The Flint Water Crisis Is Proof That The EPA Needs To Exist
The Flint water crisis began in 2014, when the city switched its water supply from Detroit-supplied Lake Huron water to their own source in the Flint River. Three years later, the problem has still not been solved. As of this week, the Environmental Protection Agency gave Flint $100 million to help repair the city's water infrastructure. You could argue that it's too little and/or too late, but really it's proof that the EPA needs to exist, according to Dr. Mona Hanna-Attisha, one of the key whistleblowers in the crisis.
Hanna-Attisha, a pediatrician, was named to TIME magazine's list of the 100 most influential people for her work on the crisis. She told the Huffington Post on Tuesday that this is just the beginning. "We will only see more Flints to come with the Trump administration," Hanna-Attisha said. She has a really good point — especially if the Trump Administration is successful in hobbling the EPA.
Currently, the president's rough budget would cut the agency's funding by 31 percent and entirely eliminate programs that clean waterways (cough, Flint, cough). This isn't the only possibility — problems with drinking water might go unnoticed without the EPA. The city might just be getting money from the federal government now, but it was the EPA who first found lead in the city's water.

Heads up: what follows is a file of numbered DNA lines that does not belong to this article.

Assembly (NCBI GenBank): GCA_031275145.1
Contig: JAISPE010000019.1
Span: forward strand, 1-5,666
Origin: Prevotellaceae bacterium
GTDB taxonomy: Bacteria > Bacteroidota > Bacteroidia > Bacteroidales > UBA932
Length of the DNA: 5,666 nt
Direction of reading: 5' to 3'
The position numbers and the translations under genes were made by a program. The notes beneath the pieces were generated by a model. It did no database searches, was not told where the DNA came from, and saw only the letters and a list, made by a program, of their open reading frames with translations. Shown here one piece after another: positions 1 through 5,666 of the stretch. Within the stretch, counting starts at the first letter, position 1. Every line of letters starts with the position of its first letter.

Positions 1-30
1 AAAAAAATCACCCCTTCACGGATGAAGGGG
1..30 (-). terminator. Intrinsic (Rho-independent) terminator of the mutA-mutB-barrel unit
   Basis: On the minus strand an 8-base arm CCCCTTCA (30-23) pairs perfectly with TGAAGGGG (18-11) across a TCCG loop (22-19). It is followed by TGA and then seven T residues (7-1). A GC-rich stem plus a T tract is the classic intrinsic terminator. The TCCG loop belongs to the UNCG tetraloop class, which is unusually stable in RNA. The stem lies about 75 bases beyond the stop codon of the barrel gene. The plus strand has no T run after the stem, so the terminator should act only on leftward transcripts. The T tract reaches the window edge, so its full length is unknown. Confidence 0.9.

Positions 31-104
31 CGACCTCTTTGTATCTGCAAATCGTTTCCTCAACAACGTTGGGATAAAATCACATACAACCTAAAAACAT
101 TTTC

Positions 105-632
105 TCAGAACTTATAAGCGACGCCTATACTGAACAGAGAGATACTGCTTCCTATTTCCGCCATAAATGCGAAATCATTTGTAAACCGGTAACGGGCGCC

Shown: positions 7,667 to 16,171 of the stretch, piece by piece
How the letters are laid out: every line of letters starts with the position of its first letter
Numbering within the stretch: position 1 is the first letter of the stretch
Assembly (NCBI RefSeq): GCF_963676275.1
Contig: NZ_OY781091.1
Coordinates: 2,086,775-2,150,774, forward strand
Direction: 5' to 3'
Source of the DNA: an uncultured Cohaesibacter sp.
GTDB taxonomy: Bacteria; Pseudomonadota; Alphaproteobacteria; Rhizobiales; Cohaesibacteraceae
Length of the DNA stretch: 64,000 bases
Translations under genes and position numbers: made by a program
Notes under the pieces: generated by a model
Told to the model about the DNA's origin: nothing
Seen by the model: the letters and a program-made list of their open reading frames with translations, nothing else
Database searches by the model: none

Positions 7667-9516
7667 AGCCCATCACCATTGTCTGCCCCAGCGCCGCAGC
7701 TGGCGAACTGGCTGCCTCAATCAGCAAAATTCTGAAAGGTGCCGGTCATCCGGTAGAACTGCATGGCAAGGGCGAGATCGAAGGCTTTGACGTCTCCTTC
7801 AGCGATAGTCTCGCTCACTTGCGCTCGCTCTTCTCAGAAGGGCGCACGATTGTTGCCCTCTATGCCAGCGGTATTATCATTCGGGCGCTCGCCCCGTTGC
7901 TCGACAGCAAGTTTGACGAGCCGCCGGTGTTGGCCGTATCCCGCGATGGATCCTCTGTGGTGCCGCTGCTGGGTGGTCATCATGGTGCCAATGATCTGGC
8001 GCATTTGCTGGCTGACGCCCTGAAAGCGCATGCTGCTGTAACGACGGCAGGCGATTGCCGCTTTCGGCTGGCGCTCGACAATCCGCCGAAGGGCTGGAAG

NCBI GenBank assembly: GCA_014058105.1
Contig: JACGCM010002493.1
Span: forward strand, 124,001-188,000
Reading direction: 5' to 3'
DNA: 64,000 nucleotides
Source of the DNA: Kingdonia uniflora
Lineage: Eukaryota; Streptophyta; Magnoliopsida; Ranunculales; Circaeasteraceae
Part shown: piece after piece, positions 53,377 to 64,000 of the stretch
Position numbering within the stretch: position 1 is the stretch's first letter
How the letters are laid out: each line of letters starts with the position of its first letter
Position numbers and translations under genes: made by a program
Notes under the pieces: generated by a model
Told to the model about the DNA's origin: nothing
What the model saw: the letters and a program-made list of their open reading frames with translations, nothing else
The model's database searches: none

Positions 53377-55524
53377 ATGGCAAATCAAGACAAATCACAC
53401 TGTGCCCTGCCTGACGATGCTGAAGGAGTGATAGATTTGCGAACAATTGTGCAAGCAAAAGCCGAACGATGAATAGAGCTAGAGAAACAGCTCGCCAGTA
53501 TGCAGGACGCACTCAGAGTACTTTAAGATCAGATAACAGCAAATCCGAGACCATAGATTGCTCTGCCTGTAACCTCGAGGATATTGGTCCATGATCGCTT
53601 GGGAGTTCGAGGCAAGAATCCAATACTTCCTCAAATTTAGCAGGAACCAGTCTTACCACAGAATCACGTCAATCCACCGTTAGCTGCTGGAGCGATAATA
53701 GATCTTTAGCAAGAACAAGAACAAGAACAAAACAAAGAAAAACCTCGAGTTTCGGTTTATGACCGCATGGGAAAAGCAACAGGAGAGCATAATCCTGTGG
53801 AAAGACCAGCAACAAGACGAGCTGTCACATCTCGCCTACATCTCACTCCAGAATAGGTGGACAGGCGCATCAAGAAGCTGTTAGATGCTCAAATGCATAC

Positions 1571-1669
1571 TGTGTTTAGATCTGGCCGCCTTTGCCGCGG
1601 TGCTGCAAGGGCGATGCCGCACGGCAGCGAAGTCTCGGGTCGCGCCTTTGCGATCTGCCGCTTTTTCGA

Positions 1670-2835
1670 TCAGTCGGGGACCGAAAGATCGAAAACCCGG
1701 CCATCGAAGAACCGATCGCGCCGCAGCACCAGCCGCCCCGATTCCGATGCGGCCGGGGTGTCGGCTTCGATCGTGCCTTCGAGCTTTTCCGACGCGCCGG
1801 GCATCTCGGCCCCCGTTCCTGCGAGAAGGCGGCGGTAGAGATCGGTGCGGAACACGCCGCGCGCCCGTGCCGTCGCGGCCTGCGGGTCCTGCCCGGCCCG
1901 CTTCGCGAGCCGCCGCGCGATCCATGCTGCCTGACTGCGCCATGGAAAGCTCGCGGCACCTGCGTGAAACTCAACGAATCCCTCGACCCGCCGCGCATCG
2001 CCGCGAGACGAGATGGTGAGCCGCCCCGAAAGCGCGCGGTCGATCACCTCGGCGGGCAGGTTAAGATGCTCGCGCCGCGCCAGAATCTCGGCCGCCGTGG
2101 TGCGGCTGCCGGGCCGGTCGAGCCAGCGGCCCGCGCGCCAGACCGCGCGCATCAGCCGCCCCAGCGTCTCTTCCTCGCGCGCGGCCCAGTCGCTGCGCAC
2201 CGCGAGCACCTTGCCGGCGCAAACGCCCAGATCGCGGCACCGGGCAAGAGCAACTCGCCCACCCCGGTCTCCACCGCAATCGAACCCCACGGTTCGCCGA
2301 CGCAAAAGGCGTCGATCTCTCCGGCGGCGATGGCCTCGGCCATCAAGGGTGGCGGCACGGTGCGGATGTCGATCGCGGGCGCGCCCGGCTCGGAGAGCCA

It took a complaint from a local resident to the government agency to get a comprehensive test. The local officials, obsessed with saving money, were hellbent on using the cheaper water — even after concerns arose. Nearly 10 months passed before the results of the first EPA test came out. Then another followed with even higher lead concentration.
Only after the EPA's involvement did the local city council vote to stop using the river water and revert to the Detroit-supplied lake water. But the state-appointed manager ignored that vote and kept using the contaminated water source, exposing children, pregnant women, and everyone else in Flint to lead exposure for eight more months.
So as you can see, the EPA doesn't need its budget cut; it needs more resources to prevent this sort of tragedy. That's something that Hanna-Attisha gets. She told the Huffington Post that she was in Washington, D.C. last month at the same time as Trump's head of the EPA, Scott Pruitt (who has for years fought against the agency he now heads).
Hanna-Attisha said she explained the importance of preventing another Flint, and Pruitt's response was all about infrastructure and replacing pipes. "I said that [replacing America’s lead pipes] will take decades, and until then we need to tighten regulations. He went back to infrastructure," she explained to the the website.
Unfortunately, there's no sign that the Trump administration gets any of this. The EPA doled out the money this week, but the funds were originally earmarked for Flint as part of the Water Resources Development Act, which was passed by the Senate in September and signed into law by former President Obama in December.
To prevent future Flints, preserving the EPA is the very least Trump could do. Giving it more regulatory power would be even better.